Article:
Both England and Scotland have "state churches", but what exactly does that mean? How did these special relationships between a church entity and a sovereign state come about and how specifically do the two states/churches handle their relationship differently?

I'm particularly interested in how the Church of Scotland came into it's current position and if any part of the process was directly influenced by (either modeled after or in opposition to) the status of the Church of England at the time.

  • 3
    There's a famous quotation from Andrew Melville to James VI: "Thair are twa kings and twa kingdomes in Scotland: thair is King James, the heid of the commonweal; and thair is Chryst Jesus, and his kingdome the Kirk, whase subject James the Saxt is, and of whase kingdom nocht a king, nor a lord, nor a heid, but a member." Very different from the monarch being the Supreme Governor of the Church of England!
    – James T
    Sep 13, 2012 at 16:07
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    There's a highly readable discussion bearing on this question in James Walker's The Theology and Theologians of Scotland, chiefly of the seventeenth and eighteenth centuries (2nd edn; T & T Clark, 1888), pp. 127-156. The preceding chapter is also relevant. Walker is a fine writer: it's a shame this is his only (known) publication.
    – Dɑvïd
    Jan 25, 2016 at 15:33

1 Answer 1


The Church of Scotland is not a state church. It is recognised as "national church", but it is independent of the state in matters spiritual. The Church of Scotland and the Church of England have very different histories - it is not a question of one trying to imitate the other.

The Scottish Reformation of 1560 took place when Scotland was still a separate state. The Reformation was recognised by the Scottish Parliament. A long struggle between Episcoplian and Presbyterian factions ensued; Presbyterianism was finally recognised in 1689-90. The Treaty of Union between Scotland and England in 1707 also guaranteed Presbyterian church government within the Church of Scotland. State intervention, however, proved problematic and was a contributing factor to the "Disruption" in the Church of Scotland in 1843 (over the right of appointment of ministers). To help secure the reunion of the majority of the United Free Church of Scotland and the Church of Scotland in 1929, the British Parliament recognised the "Articles Declaratory" of the Church of Scotland as lawful (by the Church of Scotland Act 1921). The Articles Declaratory express the Church's self-understanding as a national church, yet independent from the jurisdiction of the state in matters spiritual.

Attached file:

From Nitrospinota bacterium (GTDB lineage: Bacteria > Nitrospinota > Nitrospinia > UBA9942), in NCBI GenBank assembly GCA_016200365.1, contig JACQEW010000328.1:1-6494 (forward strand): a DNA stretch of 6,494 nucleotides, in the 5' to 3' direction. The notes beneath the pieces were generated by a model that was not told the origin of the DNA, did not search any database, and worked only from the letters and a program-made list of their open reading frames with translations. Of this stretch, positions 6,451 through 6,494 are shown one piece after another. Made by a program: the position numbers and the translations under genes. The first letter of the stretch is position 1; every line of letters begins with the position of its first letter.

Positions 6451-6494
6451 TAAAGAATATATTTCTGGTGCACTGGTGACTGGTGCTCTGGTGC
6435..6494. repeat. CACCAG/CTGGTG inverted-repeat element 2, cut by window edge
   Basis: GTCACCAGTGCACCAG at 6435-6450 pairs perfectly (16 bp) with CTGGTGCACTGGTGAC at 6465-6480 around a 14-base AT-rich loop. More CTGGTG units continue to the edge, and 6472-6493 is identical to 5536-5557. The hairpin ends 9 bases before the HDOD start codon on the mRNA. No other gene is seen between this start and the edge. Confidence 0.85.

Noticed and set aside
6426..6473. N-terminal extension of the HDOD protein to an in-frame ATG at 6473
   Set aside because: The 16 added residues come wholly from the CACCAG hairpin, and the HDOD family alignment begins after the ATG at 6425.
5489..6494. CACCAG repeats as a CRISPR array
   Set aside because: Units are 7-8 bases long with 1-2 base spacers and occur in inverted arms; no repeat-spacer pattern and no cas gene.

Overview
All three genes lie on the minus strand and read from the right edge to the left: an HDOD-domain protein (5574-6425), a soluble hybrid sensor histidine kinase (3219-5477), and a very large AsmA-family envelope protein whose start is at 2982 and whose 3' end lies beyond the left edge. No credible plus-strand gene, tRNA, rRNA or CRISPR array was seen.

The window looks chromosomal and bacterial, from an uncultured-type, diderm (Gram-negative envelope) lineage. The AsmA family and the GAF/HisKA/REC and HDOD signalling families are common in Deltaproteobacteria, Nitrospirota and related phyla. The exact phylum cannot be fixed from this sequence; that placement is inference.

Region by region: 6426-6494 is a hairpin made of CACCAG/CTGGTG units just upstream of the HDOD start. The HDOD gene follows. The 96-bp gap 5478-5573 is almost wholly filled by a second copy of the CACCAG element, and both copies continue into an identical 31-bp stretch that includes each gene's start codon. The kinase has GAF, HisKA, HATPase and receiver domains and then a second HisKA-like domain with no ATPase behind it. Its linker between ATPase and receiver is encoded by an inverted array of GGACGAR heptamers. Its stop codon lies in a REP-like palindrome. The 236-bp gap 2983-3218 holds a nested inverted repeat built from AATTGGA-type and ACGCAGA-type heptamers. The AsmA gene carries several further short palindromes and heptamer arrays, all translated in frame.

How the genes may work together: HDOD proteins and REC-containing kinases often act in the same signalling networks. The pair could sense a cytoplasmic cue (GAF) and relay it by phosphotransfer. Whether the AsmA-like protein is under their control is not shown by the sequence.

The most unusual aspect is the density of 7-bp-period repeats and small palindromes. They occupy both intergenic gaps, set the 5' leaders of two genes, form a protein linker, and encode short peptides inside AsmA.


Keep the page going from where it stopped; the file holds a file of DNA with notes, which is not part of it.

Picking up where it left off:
Bishops in the Church of England are (technically) appointed by the Queen. "Measures" of the Church of England's General Synod are subject to Parliamentary approval. There is no such state appointment/ratification system applying to the the Church of Scotland; the General Assembly is the Supreme Court of the Church of Scotland - the Queen may observe (or send a Lord High Commissioner in her place); the "throne gallery" is formally regarded as being "outside" the Assembly Hall.

  • Welcome to Christianity.SE, and thank you for a very useful contribution. I'm curious what the implications of "matters spiritual" is in your answer. What church related matters are considered "unspiritual" and fall under the domain of the state? (Be aware that on this site you can edit your answers to develop them further.)
    – Caleb
    Sep 13, 2012 at 11:08
  • What is spiritual is undefined (and Calvinism downplays the distinction between the secular and sacred realms anyway). It is clear that church members have to obey the law, pay their taxes, etc - but the state cannot tell the Church what to believe, whether or not to ordain certain people or overrule decisions of the General Assembly.
    – Matthew
    Sep 13, 2012 at 11:36

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